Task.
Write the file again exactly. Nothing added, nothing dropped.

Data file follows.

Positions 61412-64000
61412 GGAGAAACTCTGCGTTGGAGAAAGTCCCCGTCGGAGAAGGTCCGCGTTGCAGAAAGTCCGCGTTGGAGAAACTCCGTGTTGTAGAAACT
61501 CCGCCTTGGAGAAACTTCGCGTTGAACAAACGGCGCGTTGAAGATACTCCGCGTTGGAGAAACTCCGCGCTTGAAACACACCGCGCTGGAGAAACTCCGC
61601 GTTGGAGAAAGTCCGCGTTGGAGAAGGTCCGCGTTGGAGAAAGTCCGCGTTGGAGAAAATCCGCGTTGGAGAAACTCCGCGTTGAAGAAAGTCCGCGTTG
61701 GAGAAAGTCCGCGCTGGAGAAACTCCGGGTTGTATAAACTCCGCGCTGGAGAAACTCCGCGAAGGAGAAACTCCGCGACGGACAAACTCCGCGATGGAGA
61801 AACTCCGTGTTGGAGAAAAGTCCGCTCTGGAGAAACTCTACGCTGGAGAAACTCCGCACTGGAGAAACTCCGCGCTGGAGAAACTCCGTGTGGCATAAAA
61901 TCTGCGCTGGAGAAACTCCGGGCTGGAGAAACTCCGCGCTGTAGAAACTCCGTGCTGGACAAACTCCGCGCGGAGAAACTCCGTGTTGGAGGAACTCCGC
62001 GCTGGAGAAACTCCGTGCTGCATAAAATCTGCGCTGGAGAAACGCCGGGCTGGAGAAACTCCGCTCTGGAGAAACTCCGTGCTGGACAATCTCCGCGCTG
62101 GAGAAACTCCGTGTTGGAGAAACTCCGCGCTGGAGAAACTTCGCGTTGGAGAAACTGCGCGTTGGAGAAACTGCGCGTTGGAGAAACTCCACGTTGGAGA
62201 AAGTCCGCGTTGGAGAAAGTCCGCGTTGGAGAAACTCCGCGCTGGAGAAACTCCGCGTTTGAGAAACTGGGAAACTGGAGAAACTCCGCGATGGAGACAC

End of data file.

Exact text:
Positions 61412-64000
61412 GGAGAAACTCTGCGTTGGAGAAAGTCCCCGTCGGAGAAGGTCCGCGTTGCAGAAAGTCCGCGTTGGAGAAACTCCGTGTTGTAGAAACT
61501 CCGCCTTGGAGAAACTTCGCGTTGAACAAACGGCGCGTTGAAGATACTCCGCGTTGGAGAAACTCCGCGCTTGAAACACACCGCGCTGGAGAAACTCCGC
61601 GTTGGAGAAAGTCCGCGTTGGAGAAGGTCCGCGTTGGAGAAAGTCCGCGTTGGAGAAAATCCGCGTTGGAGAAACTCCGCGTTGAAGAAAGTCCGCGTTG
61701 GAGAAAGTCCGCGCTGGAGAAACTCCGGGTTGTATAAACTCCGCGCTGGAGAAACTCCGCGAAGGAGAAACTCCGCGACGGACAAACTCCGCGATGGAGA
61801 AACTCCGTGTTGGAGAAAAGTCCGCTCTGGAGAAACTCTACGCTGGAGAAACTCCGCACTGGAGAAACTCCGCGCTGGAGAAACTCCGTGTGGCATAAAA
61901 TCTGCGCTGGAGAAACTCCGGGCTGGAGAAACTCCGCGCTGTAGAAACTCCGTGCTGGACAAACTCCGCGCGGAGAAACTCCGTGTTGGAGGAACTCCGC
62001 GCTGGAGAAACTCCGTGCTGCATAAAATCTGCGCTGGAGAAACGCCGGGCTGGAGAAACTCCGCTCTGGAGAAACTCCGTGCTGGACAATCTCCGCGCTG
62101 GAGAAACTCCGTGTTGGAGAAACTCCGCGCTGGAGAAACTTCGCGTTGGAGAAACTGCGCGTTGGAGAAACTGCGCGTTGGAGAAACTCCACGTTGGAGA
62201 AAGTCCGCGTTGGAGAAAGTCCGCGTTGGAGAAACTCCGCGCTGGAGAAACTCCGCGTTTGAGAAACTGGGAAACTGGAGAAACTCCGCGATGGAGACAC